International Financial Institutions Structure13/03/2020
An international financial institution (IFI) is a financial institution that has been established (or chartered) by more than one country, and hence are subjects of international law. Its owners or shareholders are generally national governments, although other international institutions and other organizations occasionally figure as shareholders. The most prominent IFIs are creations of multiple nations, although some bilateral financial institutions (created by two countries) exist and are technically IFIs. The best known IFIs were established after World War II to assist in the reconstruction of Europe and provide mechanisms for international cooperation in managing the global financial system.
Today, the world’s largest IFI is the European Investment Bank, with a balance sheet size of €573 billion in 2016. This compares to the two components of the World Bank, the IBRD (assets of $358 billion in 2014) and the IDA (assets of $183 billion in 2014). For comparison, the largest commercial banks each have assets of c.$2,000-3,000 billion.
In many parts of the world, international financial institutions (IFIs) play a major role in the social and economic development programs of nations with developing or transitional economies. This role includes advising on development projects, funding them and assisting in their implementation.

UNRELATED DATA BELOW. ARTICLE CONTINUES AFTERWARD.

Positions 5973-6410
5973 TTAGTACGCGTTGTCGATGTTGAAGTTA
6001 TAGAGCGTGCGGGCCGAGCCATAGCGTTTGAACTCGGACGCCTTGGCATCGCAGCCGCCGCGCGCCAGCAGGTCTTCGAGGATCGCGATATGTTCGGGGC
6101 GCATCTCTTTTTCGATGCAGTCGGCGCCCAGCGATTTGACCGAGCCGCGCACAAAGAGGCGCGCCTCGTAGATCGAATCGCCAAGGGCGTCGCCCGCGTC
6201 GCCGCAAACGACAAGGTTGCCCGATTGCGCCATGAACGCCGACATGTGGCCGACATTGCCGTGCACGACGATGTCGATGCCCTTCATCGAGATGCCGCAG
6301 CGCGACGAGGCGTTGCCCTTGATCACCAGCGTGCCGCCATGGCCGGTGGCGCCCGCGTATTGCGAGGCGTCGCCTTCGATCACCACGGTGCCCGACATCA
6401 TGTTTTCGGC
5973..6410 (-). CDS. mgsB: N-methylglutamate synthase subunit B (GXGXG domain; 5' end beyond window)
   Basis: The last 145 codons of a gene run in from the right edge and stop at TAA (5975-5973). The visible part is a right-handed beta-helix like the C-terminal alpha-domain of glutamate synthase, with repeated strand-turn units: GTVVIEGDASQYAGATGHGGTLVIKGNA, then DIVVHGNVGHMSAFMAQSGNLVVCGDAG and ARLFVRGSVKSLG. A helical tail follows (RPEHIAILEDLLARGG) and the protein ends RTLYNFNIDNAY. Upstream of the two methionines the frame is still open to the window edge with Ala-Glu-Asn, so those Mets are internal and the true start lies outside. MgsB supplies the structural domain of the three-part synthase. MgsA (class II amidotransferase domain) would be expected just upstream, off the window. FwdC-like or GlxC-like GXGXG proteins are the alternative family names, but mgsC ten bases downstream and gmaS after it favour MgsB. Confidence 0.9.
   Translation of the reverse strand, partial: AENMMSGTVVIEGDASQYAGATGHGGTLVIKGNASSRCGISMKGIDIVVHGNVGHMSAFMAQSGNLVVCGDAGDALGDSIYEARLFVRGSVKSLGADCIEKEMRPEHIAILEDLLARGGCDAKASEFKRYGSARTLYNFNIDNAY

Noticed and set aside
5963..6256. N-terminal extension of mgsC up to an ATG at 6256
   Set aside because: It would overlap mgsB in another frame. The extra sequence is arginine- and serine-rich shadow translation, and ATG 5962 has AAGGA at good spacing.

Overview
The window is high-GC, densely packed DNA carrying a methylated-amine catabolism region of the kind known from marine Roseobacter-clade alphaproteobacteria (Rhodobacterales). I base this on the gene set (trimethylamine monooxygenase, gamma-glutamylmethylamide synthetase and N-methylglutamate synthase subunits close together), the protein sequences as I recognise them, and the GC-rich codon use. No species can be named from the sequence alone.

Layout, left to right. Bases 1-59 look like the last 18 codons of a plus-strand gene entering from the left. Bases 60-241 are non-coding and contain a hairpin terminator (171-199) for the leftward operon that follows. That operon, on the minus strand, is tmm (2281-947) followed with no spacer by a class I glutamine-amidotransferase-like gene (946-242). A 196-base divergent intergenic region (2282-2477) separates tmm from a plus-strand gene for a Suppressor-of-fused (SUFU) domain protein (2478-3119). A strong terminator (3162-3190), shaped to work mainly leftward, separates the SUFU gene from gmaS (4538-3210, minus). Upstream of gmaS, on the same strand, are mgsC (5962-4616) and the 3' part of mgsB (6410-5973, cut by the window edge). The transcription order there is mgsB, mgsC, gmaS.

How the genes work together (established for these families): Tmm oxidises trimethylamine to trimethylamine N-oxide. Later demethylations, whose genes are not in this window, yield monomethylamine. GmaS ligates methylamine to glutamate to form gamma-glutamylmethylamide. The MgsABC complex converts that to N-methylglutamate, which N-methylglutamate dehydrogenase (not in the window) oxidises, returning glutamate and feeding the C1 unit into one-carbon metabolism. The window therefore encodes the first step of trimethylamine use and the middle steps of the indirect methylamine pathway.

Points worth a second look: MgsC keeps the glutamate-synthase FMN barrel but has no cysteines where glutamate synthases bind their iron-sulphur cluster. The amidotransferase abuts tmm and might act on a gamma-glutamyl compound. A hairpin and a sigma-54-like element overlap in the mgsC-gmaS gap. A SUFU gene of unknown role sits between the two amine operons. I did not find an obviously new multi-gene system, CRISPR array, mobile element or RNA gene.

Characterized by AAA-credit ratings and a broad membership of borrowing and donor countries, each of these institutions operates independently. All however, share the following goals and objectives:
- To reduce global poverty and improve people’s living conditions and standards;
- To support sustainable economic, social and institutional development; and
- To promote regional cooperation and integration.
IFIs achieve these objectives through loans, credits and grants to national governments. Such funding is usually tied to specific projects that focus on economic and socially sustainable development. IFIs also provide technical and advisory assistance to their borrowers and conduct extensive research on development issues. In addition to these public procurement opportunities, in which multilateral financing is delivered to a national government for the implementation of a project or program, IFIs are increasingly lending directly to non-sovereign guaranteed (NSG) actors. These include sub-national government entities, as well as the private sector.
Canada is a partner and shareholder in the World Bank, which is the major global IFI, and in several regional development banks. This membership permits Canadian firms and individuals to compete for procurement opportunities in bank-funded projects and programs.